One day Fuse 1 blew. This would cut out T1, 2, and 4, but T3 would remain operational. Indeed it was, and it was normal. What was weird was that the regulator tied to T2 was running, but very very hot.

2) Where was it getting voltage from? All I can see is that it must have been getting something from T2's brown lead that is tied to all the other browns, including the one on the operational T4. That said I assume the voltage was not what the regulator would get during normal operation, hence the overheating. Does that make sense?
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Old 18th May 2005, 04:32 PM   #6
hermanv is offline hermanv  United States
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Default Transformer puzzle

Quote:
originally posted by trombone
1) From where is joint connecting the brown leads getting its neutral or near neutral reference?
The transformers are doing what they are supposed to do. The two primaries are tied together at one end (Black and Red) if they have the same number of turns transformer action will make the other end (White and Brown) exactly equal. See my sketch

Quote:
originally posted by trombone
2) Where was it getting voltage from? All I can see is that it must have been getting something from T2's brown lead that is tied to all the other browns, including the one on the operational T4. That said I assume the voltage was not what the regulator would get during normal operation, hence the overheating. Does that make sense?
Exactly; The same effect as in my sketch was causing T1, T2 and T4 to be fed by the Black Brown windings of T3. It would appear that those windings were somewhat inadequate to run the other three transformers, resulting in inccorect voltages at their outputs so that is probably why the regulator on T2 was very hot.

If the transformer primaries are not exactly matched wiring them in parallel will get the two primaries to "fight" each other resulting in excess heat. I think the Brown leads should probably be connected to the White
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Old 23rd May 2005, 02:42 PM   #7
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I don't quite follow your sketch as it involves the primaries, but I do think I get what's going on from what you've said, i.e., that as long as the red and black leads of the primaries are connected to hot and white is connected to neutral, voltage will appear at any leads between them.

It would seem to me, too, that the brown leads should be connected to the white. They are in the diagram I have of a later model of this preamp (version B). In that one, there are four transformers, each with two primaries and two secondaries. Three are arranged with the secondaries tied together in series. In T2 the secondaries are tied to different circuits. In my version (A), T2 is wired like the other three, with the secondaries tied together in series. There is still a need for the separate circuit supplied by the secondary of T2 in Version A: that need is fulfilled by a separate single transformer. The normally neutral lead from that transformer is tied to the brown leads of the others. Maybe this wierd wiring of not connecting the brown leads to the whites it has to do with that.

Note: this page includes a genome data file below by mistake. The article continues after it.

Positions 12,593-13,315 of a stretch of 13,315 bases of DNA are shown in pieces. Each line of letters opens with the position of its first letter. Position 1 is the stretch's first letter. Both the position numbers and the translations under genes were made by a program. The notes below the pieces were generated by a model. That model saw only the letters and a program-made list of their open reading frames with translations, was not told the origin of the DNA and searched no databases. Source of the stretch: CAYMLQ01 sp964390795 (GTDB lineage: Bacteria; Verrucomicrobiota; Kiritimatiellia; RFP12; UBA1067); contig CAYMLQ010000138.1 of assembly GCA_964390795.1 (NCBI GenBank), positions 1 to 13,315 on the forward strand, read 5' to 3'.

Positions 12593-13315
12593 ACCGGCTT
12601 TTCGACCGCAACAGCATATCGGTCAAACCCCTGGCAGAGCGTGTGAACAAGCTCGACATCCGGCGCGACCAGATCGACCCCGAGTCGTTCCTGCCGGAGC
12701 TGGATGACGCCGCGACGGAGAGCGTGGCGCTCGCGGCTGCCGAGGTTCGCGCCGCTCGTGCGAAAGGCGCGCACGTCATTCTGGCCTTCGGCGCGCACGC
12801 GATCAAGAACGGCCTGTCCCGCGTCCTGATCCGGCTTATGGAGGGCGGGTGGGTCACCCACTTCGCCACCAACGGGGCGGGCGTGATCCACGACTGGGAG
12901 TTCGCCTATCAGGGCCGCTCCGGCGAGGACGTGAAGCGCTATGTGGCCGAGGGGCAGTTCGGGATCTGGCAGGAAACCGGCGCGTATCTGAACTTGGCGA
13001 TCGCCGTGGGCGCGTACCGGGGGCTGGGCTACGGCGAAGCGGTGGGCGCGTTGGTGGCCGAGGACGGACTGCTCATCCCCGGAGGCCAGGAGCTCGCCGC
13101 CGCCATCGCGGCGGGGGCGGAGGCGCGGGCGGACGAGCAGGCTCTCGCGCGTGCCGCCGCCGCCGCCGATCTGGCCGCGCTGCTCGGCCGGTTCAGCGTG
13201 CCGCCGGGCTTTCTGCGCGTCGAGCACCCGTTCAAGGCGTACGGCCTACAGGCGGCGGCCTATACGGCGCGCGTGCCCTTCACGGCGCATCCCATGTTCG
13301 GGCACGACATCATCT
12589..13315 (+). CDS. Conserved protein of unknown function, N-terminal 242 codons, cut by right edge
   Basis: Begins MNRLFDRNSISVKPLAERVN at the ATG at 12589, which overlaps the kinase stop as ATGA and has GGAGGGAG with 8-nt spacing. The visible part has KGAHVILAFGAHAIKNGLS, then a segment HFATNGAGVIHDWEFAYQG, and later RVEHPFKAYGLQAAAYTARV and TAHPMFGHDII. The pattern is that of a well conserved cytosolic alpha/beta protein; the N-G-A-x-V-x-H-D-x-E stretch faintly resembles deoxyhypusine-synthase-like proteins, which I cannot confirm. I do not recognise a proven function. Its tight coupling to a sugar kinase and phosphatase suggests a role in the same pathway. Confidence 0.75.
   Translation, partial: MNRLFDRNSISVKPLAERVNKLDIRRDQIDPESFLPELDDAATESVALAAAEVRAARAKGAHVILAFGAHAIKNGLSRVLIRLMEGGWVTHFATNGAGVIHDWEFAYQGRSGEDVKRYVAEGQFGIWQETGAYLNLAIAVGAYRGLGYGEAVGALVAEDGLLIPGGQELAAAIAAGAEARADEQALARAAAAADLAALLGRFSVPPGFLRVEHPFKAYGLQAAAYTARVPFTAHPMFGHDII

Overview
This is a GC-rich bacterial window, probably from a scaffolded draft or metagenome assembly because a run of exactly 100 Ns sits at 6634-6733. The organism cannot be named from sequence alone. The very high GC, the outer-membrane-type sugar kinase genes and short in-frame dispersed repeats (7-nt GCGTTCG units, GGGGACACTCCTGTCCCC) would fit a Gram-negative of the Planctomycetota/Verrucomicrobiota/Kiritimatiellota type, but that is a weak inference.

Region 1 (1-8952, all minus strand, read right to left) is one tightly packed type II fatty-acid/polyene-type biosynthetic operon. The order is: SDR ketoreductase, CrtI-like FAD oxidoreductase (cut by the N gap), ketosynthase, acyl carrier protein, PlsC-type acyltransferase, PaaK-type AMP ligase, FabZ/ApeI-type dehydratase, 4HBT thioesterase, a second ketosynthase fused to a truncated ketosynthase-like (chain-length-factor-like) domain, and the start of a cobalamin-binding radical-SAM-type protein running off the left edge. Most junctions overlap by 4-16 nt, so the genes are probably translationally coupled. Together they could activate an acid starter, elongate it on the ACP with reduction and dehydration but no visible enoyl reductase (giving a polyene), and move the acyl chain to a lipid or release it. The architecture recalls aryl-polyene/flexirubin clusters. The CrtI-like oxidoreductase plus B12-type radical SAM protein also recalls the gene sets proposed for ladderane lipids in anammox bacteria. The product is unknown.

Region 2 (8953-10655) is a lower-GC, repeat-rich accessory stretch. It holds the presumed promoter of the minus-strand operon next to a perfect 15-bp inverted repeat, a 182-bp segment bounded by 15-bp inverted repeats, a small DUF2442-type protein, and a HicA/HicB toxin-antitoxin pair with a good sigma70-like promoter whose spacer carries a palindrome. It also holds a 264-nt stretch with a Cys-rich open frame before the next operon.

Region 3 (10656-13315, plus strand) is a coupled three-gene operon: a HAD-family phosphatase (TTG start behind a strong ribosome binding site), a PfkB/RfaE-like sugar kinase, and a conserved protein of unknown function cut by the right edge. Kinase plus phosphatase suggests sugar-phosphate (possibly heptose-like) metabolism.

In any case, I think you very much for your help.
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Old 23rd May 2005, 04:36 PM   #8
hermanv is offline hermanv  United States
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Default transformers

I don't know if you know that the terms primary and secondary are mere conventions for the sake of dicussion. In any conventional transformer design, all the winding interact. The windings on the whole know nothing about being labeled primary or secondary.

Two windings of the same number of turns labeled "primary" will have the same voltage end to end even if only one of the two them is wired to the actual AC input power. So if you connect only one end of the second primary to the first primary the other end will match the voltage more or less exactly at the remaining end.

Connecting both primary windings to the AC input may come close to doubling the power capability of the transformer. At the least it will significantly reduce the "source" impedance of the secondaries.

Good luck on the rest of your project.